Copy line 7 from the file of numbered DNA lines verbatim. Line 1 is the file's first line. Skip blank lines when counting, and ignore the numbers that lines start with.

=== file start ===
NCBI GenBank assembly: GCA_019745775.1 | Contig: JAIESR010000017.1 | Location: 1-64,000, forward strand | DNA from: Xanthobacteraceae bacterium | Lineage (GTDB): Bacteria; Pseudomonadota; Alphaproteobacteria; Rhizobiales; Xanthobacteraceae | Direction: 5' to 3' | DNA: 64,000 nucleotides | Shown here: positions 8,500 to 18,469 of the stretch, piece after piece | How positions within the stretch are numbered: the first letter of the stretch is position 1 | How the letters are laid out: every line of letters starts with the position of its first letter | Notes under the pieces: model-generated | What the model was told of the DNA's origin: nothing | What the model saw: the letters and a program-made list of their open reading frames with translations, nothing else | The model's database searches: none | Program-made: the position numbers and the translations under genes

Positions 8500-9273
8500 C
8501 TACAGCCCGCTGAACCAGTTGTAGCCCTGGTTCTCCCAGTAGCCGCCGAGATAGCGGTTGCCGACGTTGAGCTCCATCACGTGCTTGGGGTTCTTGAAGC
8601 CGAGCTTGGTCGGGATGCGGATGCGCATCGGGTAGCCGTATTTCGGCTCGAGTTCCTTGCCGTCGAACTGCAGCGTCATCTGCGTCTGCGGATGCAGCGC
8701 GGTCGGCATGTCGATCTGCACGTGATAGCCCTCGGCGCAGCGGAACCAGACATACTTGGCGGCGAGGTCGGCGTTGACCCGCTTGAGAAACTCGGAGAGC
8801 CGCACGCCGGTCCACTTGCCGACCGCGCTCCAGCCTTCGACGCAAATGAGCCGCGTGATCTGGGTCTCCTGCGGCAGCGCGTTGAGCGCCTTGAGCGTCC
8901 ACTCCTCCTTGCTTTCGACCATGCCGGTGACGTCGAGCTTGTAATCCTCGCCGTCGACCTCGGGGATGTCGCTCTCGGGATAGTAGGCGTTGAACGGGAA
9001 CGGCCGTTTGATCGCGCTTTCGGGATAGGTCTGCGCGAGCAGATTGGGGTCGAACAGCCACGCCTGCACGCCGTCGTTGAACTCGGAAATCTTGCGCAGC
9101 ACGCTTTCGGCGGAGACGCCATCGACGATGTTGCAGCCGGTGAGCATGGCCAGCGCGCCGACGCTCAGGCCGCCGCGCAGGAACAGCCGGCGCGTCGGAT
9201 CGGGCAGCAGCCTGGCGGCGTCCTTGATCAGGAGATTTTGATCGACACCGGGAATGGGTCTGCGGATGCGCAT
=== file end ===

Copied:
8801 CGCACGCCGGTCCACTTGCCGACCGCGCTCCAGCCTTCGACGCAAATGAGCCGCGTGATCTGGGTCTCCTGCGGCAGCGCGTTGAGCGCCTTGAGCGTCC